In an age when a number of young people leave the Church, professional soccer player Drew Beckie remains happily at home with Catholicism. The former All-Mountain Pacific Sports Federation First Team selection at the University of Denver enjoys the structure the Church provides amidst the troubles of life.
The Columbus Crew finished at 12-17-5 and out of playoff contention this year, but Beckie has learned about patience, balance and focus on the field. Helpful teammates are among those deserving credit for the soccer insights the 23-year-old defender has gained.
Off the field, Beckie has been reminded of the fragility of life, as his friends and family have dealt with flooding in Colorado. Memories of the early loss of his father have come to mind, but, more importantly, so has an overall faith context in which to place them.
Drew Beckie recently fielded questions about soccer, life and Catholicism from Register correspondent Trent Beattie.
What do you think of your first professional soccer season?
It was great to be welcomed onto the team right up front. We have a wonderful group of guys here on the Crew, so I’m blessed to be around them. From a results standpoint, however, it’s been kind of a tough season. One of our starters, Eddie Gaven, went out with a knee injury in May, so we’ve missed his contributions. We finished at 12-17-5 and aren’t in the playoffs.
However, I have learned a lot, especially about being patient. At this level of competition, there are always going to be guys who are a little better than you are as a rookie. They’ve been around longer and have more experience, so you can’t get discouraged by any setbacks you might have while playing against them.
You just have to do your best every day and try to maintain an even balance. On a scale of 1 to 10, with 10 being the highest, it’s better to be a 6 or 7 every time out than it is to be a 10 one day and a 1 the next. Every player in the league can have a spectacular game, and that’s great, but what’s better than one extraordinary performance is many good performances.
You mentioned Eddie Gaven. What is it like to have him and fellow Catholic Danny O’Rourke on the team?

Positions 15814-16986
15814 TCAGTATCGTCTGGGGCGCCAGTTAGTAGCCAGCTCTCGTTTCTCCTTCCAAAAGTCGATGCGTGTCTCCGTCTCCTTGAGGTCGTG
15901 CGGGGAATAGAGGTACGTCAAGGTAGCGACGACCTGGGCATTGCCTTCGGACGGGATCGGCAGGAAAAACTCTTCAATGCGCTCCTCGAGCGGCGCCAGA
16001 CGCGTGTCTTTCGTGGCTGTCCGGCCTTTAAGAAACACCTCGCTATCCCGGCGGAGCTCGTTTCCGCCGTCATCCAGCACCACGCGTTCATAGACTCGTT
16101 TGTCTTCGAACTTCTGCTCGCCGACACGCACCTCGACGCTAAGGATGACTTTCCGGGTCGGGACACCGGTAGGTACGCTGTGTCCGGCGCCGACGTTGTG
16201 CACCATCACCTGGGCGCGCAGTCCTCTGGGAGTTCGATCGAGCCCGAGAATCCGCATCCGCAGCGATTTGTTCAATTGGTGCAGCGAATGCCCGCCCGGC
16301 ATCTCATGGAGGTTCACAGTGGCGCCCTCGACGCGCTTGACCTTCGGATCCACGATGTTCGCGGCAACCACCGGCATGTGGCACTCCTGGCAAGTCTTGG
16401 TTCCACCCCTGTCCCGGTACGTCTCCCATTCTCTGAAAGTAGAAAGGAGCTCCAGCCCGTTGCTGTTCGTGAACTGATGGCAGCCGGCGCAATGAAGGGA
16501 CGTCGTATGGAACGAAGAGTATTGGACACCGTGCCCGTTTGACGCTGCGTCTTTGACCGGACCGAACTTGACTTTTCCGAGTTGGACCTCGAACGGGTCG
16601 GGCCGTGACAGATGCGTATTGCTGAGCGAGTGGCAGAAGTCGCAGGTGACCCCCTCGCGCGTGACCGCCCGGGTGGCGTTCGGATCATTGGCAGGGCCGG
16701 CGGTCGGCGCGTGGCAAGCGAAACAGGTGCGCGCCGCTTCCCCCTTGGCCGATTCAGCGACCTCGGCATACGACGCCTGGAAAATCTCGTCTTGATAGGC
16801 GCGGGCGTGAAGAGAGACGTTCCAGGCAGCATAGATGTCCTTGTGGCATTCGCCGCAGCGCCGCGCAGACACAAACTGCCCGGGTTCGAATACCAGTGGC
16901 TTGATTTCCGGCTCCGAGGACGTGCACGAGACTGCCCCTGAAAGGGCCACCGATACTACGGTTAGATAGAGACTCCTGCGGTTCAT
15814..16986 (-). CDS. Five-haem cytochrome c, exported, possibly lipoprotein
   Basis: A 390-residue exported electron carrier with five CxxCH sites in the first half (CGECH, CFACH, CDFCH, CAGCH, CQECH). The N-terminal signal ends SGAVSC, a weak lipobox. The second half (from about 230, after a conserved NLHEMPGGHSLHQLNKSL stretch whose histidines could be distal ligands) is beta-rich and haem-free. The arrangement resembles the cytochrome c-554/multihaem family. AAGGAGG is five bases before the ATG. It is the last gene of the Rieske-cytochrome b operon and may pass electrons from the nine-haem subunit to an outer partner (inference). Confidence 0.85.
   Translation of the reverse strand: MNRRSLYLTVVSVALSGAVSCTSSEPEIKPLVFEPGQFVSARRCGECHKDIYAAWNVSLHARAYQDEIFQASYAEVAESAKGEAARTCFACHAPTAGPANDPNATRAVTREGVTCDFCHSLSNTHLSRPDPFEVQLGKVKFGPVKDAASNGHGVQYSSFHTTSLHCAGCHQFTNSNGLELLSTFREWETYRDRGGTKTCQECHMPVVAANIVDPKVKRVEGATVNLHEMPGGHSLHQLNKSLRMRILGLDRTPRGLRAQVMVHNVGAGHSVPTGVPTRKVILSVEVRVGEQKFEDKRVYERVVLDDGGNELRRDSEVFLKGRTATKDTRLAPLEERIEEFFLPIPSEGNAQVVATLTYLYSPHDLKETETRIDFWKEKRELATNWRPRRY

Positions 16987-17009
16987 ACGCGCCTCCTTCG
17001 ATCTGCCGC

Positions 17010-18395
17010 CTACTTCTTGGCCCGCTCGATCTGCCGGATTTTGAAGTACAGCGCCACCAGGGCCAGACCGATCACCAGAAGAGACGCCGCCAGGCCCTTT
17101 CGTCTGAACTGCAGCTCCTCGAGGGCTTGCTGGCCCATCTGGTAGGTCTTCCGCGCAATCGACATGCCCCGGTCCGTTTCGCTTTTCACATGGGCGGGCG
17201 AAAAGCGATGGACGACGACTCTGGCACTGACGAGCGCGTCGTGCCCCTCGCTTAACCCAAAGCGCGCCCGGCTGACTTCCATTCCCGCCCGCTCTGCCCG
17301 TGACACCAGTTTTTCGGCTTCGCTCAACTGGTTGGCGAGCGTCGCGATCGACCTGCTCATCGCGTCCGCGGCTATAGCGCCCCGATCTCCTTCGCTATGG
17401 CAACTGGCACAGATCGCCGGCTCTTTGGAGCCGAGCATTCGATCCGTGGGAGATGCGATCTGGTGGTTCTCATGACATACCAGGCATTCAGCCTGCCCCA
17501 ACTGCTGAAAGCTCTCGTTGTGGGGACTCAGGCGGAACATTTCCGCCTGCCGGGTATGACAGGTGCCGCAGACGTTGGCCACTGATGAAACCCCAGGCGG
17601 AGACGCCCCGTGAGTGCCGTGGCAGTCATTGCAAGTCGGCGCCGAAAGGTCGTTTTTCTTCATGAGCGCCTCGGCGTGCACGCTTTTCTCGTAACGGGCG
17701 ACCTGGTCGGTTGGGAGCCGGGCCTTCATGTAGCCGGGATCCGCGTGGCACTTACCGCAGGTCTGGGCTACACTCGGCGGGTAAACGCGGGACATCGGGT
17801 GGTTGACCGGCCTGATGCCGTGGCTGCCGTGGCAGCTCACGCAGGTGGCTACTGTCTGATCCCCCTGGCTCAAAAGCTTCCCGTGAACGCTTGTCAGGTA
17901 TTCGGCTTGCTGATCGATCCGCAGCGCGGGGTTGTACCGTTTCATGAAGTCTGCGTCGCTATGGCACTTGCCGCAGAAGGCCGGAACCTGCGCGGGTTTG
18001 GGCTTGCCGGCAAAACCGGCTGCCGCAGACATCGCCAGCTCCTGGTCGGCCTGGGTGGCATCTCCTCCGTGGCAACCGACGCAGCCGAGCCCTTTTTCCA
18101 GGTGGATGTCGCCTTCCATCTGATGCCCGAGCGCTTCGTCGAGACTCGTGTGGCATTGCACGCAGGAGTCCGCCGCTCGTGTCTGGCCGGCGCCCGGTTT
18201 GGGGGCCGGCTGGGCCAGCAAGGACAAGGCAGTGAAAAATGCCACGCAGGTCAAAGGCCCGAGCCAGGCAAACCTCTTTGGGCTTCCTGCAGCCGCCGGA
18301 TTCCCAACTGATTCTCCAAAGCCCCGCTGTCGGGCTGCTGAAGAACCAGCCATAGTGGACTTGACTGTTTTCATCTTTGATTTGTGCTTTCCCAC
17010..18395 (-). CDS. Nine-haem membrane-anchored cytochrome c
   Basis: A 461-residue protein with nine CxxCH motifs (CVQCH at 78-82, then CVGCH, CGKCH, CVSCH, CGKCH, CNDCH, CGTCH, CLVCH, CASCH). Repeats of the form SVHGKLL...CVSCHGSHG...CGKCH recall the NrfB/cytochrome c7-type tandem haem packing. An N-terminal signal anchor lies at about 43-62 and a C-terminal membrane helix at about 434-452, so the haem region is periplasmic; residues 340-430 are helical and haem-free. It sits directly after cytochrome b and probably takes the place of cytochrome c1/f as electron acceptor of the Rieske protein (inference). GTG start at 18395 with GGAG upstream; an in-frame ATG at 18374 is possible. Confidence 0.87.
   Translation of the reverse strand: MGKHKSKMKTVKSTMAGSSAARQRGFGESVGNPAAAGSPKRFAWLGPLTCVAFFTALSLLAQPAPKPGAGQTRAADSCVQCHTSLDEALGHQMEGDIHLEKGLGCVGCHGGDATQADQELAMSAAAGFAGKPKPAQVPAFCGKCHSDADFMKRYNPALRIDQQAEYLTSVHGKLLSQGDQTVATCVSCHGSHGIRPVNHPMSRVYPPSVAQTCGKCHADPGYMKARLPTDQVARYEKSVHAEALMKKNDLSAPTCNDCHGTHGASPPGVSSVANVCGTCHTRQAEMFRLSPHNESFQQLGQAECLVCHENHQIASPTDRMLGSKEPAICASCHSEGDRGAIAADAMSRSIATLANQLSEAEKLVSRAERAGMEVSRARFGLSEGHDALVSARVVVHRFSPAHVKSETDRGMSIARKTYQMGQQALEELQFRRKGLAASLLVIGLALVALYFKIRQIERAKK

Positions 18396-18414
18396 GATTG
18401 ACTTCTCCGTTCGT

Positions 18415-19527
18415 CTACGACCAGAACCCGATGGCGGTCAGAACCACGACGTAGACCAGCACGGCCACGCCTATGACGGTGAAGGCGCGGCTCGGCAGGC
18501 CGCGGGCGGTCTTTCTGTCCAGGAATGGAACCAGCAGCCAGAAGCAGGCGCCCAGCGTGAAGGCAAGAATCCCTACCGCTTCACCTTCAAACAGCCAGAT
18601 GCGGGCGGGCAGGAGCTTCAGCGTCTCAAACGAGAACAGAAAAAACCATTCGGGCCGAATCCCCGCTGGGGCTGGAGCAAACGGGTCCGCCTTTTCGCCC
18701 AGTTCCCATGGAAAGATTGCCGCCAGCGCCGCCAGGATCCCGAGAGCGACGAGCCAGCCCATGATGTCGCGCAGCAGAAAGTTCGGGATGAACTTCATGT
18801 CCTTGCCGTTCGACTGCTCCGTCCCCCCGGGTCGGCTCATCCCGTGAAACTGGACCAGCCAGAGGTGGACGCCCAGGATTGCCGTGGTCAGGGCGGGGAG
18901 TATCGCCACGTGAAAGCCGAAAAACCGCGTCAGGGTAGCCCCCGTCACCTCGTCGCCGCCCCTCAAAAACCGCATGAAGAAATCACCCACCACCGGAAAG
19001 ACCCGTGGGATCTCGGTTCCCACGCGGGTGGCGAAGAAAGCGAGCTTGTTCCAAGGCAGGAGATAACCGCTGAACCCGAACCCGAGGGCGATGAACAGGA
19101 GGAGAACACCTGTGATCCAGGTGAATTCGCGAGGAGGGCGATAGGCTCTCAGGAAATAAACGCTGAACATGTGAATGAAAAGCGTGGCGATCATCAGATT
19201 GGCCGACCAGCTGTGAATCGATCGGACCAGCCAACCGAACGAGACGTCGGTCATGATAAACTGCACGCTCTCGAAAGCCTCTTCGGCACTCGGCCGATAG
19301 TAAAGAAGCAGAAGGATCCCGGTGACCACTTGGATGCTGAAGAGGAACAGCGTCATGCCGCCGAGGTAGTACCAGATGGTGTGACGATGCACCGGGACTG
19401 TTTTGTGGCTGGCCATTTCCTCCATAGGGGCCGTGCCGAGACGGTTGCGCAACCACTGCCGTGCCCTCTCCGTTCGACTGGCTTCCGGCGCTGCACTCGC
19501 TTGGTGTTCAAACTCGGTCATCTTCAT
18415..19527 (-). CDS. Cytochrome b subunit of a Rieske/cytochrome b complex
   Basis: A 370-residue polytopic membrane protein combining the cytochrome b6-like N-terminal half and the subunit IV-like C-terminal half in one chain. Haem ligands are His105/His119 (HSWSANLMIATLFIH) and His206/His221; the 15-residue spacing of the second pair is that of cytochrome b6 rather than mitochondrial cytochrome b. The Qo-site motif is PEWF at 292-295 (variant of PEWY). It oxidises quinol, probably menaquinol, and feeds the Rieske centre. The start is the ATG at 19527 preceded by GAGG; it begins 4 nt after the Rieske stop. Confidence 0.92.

It’s great to be on a team that brings in strong men of faith. There are other Catholics in the league, but it seems as though the Crew has an overabundance of those who are willing to speak about it. Protestants usually do a better job of sharing their faith than Catholics.
Most of the athletes I’ve met in college and the pros are religious. You generally don’t get to this level without some kind of hardship, and relying on faith in God is where most players go for support. Faith is a way to make sense of things and have an overall structure to life.
Then, once you’re successful, you know you have to attribute that to the Lord. Despite the work you put in, you know that, ultimately, God is the one who gave you the talent, the ability to work with that talent and opportunities to display it.
You’re originally from Canada, right?
I was born in Regina, Saskatchewan, and our family moved to the Denver, Colo., area when I was 3. Then we moved back to Canada and then again back to the U.S. I’ve been able to compete on the Under-17 Canadian National Team, but I currently have a green card to live in the U.S.
Even though I’m not officially an American, I do consider myself to be one. I’ve spent most of my life in the States, and I’m here now, so it just seems like I am a citizen. I know when the recent flooding occurred in Colorado, it hit very close to home. It’s such an overwhelming thing when natural disasters happen. The damage to property can be difficult, but death is the most devastating to deal with, because it’s so permanent.
You encountered a death in the family at an early age. How did that affect you?